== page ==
Moving Pictures to your Computer

Moving pictures to your computer can be confusing because there are so may ways to initiate the process, but it all boils down to moving a photo (file) from one folder to another.  Whether you are using a camera, receiving pictures in an attachment, or viewing them on the internet, the trick is to save the image and to remember where you saved it!  We make it easy.


Before we start importing photos, let’s do some preparation.   Make sure:

  • your camera is fully charged (You don’t want to lose power half-way through the process.  You could lose photos.)   and turned off.
  • your computer is on.
  • you have your camera’s USB cable handy.  We’ll use this to connect your camera to the computer.  Read this USB Cable Jargon Buster to learn more about USB cables.

Let’s get started!

Follow these steps to import pictures:

1.  Plug the USB cable into your camera.

Mini USB Cable Mini USB Cable

2. Plug the other end of the USB cable into your computer.

3. Once you turn you camera on,  set the camera in PC or equivalent mode (see your camera’s user manual).  Once you do this, Windows displays the AutoPlay window (see below).  Click on the Import pictures and videos option to start importing photos:

Import Pictures From Your Camera Import Pictures From Your Camera


4.  If you wish, you can tag your photos.  Tags make it easy to search for photos later.  If all your photos are from a specific event, such as your grandson’s birthday party, then enter a tag; otherwise, I would suggest waiting until we catalogue your photos (see the next blog article).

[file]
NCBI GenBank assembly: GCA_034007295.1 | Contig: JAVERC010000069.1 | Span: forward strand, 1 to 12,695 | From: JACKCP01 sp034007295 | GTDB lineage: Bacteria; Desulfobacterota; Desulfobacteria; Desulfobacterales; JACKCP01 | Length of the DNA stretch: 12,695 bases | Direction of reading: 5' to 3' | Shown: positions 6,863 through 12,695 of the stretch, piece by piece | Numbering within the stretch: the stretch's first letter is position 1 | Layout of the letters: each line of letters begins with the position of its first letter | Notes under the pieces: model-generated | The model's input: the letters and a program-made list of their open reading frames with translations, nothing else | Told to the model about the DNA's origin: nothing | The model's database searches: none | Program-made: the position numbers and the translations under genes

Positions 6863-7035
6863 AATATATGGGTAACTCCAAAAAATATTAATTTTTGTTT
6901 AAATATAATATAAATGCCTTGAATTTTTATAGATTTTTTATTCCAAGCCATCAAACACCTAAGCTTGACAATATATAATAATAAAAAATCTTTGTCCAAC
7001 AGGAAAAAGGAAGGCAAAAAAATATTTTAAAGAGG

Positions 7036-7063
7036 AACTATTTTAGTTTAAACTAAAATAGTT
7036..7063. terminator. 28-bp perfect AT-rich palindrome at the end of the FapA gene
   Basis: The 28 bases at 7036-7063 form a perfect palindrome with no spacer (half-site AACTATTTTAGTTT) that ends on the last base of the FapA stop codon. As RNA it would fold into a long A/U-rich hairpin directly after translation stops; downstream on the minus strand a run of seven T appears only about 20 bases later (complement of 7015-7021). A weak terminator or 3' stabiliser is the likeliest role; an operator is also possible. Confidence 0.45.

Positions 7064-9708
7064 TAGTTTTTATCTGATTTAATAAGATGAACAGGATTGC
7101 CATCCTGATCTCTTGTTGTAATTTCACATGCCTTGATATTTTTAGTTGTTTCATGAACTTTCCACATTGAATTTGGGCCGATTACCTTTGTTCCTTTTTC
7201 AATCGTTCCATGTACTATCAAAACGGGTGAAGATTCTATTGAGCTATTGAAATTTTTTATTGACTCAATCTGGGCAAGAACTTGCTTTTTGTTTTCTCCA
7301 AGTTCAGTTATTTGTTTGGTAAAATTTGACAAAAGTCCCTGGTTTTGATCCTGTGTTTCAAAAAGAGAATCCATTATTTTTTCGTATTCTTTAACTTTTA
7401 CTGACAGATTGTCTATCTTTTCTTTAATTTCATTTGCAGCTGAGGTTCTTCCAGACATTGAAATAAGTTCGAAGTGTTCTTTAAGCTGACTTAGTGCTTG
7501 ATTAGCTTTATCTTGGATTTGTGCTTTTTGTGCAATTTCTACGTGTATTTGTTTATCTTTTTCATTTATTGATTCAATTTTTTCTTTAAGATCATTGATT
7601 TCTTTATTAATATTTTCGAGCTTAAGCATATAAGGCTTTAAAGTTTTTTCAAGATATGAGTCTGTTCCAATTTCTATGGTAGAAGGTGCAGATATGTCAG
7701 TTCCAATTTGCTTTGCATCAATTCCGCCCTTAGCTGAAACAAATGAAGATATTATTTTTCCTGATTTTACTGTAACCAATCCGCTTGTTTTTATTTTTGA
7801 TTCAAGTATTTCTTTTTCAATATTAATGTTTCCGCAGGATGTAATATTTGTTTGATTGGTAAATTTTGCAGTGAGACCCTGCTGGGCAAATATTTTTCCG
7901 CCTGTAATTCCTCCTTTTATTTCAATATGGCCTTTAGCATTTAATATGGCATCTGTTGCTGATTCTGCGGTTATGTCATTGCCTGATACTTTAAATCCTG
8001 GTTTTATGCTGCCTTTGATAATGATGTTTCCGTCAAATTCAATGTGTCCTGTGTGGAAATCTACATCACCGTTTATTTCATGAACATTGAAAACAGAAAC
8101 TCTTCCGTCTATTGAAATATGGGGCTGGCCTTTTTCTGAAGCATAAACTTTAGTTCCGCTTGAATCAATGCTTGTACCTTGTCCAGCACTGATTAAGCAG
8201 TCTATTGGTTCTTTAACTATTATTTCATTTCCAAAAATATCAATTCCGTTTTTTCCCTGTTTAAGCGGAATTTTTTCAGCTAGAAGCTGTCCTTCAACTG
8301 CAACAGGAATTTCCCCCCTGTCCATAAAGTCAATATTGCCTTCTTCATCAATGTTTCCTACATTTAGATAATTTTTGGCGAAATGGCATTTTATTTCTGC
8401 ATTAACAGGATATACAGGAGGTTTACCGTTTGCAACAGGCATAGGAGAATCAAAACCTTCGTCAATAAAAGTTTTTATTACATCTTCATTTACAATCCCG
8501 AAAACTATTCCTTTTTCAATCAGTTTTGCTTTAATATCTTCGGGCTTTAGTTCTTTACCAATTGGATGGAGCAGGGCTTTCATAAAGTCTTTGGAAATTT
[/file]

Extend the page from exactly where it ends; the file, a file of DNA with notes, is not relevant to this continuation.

Tag Your Photos Tag Your Photos


5.  Once you are done with a tag, click Import to begin transferring your photos from your camera.

Photos Importing from Camera Photos Importing from Camera

6.  I recommend clicking on the Erase after importing option.  Otherwise, the pictures remain on your camera, take up room, and will get re-imported as duplicate photos the next time you import photos.

7.  Once your photos are imported, the Windows Live Photo Gallery automatically starts.  This is the tool we’ll use to catalog our pictures.  It is pretty fun tool to use.  We devote an entire blog post to this free and easy to use application.

Use Windows Live Photo Gallery to Catalog Your Pictures Use Windows Live Photo Gallery to Catalog Your Pictures


  • Store your photos in the Pictures library.  This way they are easy to find by you and your backup program.
  • Use the Windows Import Pictures and Video tool to move pictures from your camera to your computer.  It will automatically create folders and tag photos.
  • Remember to plug your camera into the computer using your USB cable.
  • Set your camera to “PC Mode” and turn it on.
  • If the AutoPlay window or Import Pictures and Video tool don’t display, make sure your USB cable is plugged in.


If you are still having problems, post a comment.  We will try our best to answer your question.  If you like this and our other blog posts, please be sure to sign up for our news letter to learn more tips and tricks.

Thanks for dropping by.